If you like basketball of any kind, you will love these games. These two teams are Nova Southeastern, who I wrote about last year, and Florida Southern, who I am writing about as I type. When these two programs meet each other on the court, the result is often explosive, exhilarating, and almost unmatched across all levels of college basketball. All three games played between the two this year would’ve been top 10 Division I games; the fact that they came against each other three different times is a near-miracle.

However, Florida Southern is a lot more than these three games. They won the Division II national championship in 2015 under coach Linc Darner (now at Green Bay), but had to undergo a massive rebuilding effort immediately after the title. Mike Donnelly has taken this program from its 2015-17 lows back to national prominence, going 29-2 with a conference championship this year. Massey Ratings had the Mocs as the fifth-best team in D-2, and once you make the Elite Eight, anything is possible.

While Donnelly won’t get to find out just how far this year’s team could’ve gone, the program is set up well for future success. Plenty of contributors from this year’s team return, and Donnelly has built Florida Southern back into one of the most fun, successful programs in the nation. In the meantime, you’ve gotta see these games between Florida Southern and Nova Southeastern. It is non-negotiable.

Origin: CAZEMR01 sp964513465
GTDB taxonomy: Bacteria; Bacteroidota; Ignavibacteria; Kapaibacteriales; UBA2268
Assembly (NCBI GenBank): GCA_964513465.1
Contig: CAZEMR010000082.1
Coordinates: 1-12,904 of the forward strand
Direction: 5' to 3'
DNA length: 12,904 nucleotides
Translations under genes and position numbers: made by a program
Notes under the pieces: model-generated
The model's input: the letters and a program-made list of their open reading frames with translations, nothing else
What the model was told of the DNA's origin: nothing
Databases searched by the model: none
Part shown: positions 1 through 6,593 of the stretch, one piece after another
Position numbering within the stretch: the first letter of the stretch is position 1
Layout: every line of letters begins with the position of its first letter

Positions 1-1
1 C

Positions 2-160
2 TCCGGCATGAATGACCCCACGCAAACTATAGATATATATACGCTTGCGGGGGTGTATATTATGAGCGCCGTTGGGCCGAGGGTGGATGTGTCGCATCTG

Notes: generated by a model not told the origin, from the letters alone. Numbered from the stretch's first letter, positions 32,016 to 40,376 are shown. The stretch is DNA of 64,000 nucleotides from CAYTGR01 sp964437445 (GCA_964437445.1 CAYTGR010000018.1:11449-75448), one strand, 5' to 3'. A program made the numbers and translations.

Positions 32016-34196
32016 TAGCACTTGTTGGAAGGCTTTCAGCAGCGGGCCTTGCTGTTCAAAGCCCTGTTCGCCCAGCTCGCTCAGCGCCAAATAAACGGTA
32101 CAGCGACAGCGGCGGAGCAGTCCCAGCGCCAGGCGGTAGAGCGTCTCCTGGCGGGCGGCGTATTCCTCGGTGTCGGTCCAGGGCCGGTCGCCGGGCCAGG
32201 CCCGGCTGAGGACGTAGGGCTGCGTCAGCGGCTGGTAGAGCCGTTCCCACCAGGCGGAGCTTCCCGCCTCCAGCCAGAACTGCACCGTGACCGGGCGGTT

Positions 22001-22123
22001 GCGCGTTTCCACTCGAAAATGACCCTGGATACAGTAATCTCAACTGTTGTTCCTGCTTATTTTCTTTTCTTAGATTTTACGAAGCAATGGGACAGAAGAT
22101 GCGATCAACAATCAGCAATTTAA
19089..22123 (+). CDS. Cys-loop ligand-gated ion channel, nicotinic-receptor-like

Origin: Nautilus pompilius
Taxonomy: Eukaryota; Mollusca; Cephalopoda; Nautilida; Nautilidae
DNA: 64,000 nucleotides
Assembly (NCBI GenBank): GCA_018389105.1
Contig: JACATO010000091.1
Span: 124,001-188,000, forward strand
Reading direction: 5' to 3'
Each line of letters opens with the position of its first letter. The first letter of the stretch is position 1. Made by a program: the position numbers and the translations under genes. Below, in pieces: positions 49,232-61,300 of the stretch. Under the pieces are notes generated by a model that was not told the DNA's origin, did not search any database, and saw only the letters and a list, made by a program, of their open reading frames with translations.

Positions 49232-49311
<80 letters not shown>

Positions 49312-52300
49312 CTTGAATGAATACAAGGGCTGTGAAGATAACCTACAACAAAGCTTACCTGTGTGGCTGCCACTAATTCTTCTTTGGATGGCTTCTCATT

The below interview is lightly edited for clarification and time.

Will Warren: Describe your program philosophy in a few sentences.

Mike Donnelly: “We try to recruit the best people we possibly can. That’s where it all starts – trying to recruit high-character, Division I-level guys. We want the best of both worlds, if you will.”

WW: What have been some of the challenges of taking over a program that won the national championship the season before you arrived?

MD: “It was extremely difficult. In my past experiences as a head coach, I was able to take over and rebuild losing programs. This situation was unique, because we were taking over a program that won the national championship in 2015, but they were in a rebuilding phase. They lost six seniors, including the entire starting five. We had to rebuild a winning program, and that’s a lot harder than trying to rebuild a losing one. It took us a couple years, because we had to get past the bumps along the way of finding the right guys for our program. Our third year, we made it back to the NCAA Tournament. Right now, we do have it elevated back to a national level, and the great thing about being here is that’s what the expectation is: to be one of the best Division II teams in the country every year.”

WW: You’ve built Florida Southern back into a serious national contender after going 21-37 your first two seasons. What do you feel has changed from Year One to Year Five?